Sabrina R. and her mother may not have known with certainty whether the relatives in question were enrolled members of a tribe or received tribal benefits, but they provided information sufficient to demonstrate that Zaria C. may be an Indian child. As Sabrina R. argues and County Counsel concedes, notice under ICWA should have been given to the federally recognized Cherokee tribes, the Bureau of Indian Affairs, and the Secretary of the Interior based on her disclosure that she was of Cherokee ancestry. Because of the failure to provide the required notice based on the information concerning possible Cherokee membership or eligibility for membership, it was error for the juvenile court to conclude that ICWA did not apply. The failure to send complete ICWA notices requires vacation of orders made without proper notice. (See In re Jonathan D. (2001) 92 Cal.App.4th 105, 110–111.)
We therefore reverse and remand the order denying terminating parental rights, with directions to the court to order DCFS to provide proper ICWA notices consistent with the requirements of ICWA and California Rules of Court, rule 5.481. If a tribe responds, indicates that Zaria C. is an Indian child, and seeks intervention, the relevant orders shall be vacated for her and proceedings consistent with ICWA conducted. If no tribe responds that Zaria C. is an Indian child, or if no tribe seeks to intervene, the court shall reinstate its section 366.26 order.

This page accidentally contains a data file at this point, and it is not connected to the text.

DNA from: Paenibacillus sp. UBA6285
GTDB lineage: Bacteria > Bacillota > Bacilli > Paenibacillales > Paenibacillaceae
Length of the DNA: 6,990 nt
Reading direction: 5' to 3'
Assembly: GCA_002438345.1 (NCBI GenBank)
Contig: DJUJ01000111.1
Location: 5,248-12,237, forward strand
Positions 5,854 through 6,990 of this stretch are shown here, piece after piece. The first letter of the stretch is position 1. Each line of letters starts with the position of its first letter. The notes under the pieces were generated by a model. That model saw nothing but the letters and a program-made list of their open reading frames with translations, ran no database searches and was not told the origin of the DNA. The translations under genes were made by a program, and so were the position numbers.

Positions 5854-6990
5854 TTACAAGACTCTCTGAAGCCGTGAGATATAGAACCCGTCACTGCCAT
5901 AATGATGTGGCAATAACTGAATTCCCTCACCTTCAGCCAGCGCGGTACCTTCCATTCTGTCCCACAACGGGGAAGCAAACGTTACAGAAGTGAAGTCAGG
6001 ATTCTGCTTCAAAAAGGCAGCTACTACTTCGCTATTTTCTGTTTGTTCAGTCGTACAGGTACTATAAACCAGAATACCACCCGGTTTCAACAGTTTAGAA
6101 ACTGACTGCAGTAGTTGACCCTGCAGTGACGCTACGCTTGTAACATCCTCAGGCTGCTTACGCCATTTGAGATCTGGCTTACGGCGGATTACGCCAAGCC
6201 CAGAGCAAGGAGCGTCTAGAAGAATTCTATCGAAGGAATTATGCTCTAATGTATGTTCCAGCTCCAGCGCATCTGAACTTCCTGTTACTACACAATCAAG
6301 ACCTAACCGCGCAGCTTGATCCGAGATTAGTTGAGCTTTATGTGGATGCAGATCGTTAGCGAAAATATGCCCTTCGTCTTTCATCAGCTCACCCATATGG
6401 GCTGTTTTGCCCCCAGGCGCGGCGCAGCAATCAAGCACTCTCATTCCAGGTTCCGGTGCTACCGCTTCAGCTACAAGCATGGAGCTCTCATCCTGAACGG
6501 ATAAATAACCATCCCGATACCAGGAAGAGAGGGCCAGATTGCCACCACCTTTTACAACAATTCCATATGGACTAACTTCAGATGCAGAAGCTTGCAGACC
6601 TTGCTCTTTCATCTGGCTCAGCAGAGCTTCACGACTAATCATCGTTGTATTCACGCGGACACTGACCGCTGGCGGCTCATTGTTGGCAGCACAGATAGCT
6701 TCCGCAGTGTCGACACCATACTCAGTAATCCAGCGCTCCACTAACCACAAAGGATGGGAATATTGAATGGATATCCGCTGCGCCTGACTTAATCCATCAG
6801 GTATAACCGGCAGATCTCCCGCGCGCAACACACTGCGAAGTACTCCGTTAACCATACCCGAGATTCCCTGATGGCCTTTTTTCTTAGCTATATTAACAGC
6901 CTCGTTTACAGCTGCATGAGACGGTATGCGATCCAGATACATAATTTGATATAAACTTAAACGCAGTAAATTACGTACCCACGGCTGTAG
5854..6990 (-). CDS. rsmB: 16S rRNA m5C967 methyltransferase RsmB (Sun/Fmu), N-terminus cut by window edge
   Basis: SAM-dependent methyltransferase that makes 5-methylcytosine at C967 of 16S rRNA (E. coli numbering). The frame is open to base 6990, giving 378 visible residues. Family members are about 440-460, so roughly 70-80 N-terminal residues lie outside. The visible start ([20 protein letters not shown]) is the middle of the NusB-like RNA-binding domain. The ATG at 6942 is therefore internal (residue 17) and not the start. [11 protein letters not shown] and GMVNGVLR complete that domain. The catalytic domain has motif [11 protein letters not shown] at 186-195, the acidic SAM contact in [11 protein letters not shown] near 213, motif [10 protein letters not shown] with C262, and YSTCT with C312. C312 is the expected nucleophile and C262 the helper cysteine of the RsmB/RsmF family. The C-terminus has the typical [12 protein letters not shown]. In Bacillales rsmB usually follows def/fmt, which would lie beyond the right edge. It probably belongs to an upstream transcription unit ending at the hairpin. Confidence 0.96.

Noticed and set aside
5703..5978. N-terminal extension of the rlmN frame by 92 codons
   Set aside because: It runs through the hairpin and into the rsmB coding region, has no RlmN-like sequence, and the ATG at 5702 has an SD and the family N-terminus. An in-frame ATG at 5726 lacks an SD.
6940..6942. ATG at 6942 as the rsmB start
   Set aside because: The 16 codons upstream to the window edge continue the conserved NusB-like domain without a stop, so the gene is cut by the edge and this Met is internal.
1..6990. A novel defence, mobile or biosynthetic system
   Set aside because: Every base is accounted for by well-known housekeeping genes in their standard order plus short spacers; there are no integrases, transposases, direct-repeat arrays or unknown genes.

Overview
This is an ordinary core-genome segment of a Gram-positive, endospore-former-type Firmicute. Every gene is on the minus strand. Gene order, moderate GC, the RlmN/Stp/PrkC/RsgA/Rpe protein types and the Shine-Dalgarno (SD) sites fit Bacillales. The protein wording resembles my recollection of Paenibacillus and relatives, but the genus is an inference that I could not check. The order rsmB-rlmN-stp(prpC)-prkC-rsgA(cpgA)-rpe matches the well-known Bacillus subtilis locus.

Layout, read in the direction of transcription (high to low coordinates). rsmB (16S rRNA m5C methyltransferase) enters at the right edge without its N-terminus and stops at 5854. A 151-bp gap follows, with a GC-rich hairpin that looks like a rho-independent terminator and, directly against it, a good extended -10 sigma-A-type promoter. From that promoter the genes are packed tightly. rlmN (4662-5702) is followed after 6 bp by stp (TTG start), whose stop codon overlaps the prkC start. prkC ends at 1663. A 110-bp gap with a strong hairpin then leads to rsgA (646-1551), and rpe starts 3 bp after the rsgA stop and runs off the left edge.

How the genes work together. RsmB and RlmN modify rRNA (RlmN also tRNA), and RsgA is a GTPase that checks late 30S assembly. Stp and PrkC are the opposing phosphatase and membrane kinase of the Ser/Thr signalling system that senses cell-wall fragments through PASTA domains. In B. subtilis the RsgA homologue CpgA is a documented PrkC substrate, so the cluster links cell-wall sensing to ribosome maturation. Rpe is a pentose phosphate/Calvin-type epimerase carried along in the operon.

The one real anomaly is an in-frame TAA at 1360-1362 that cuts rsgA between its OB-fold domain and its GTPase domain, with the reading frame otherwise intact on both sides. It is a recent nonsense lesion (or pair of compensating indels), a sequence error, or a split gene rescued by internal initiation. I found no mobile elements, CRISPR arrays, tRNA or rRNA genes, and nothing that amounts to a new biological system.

The order terminating parental rights under section 366.26 is reversed and the matter is remanded to the juvenile court with directions that within 30 days of the remittitur, pursuant to ICWA and rules 5.481 and 5.482 of the California Rules of Court, DCFS investigate and provide the appropriate tribes and the Bureau of Indian Affairs with proper notice of the pending proceedings.
If, after notice is properly given, no tribe responds indicating that Zaria C. is an Indian child within the meaning of ICWA, the court shall reinstate its order terminating parental rights. If a tribe determines that Zaria C. is an Indian child and seeks to intervene in the juvenile court proceedings, the juvenile court shall vacate the relevant orders and conduct all proceedings in accordance with ICWA and the California Rules of Court.
FN1. All further statutory references are to the Welfare and Institutions Code unless otherwise indicated.. FN1. All further statutory references are to the Welfare and Institutions Code unless otherwise indicated.
PERLUSS, P. J. WOODS, J.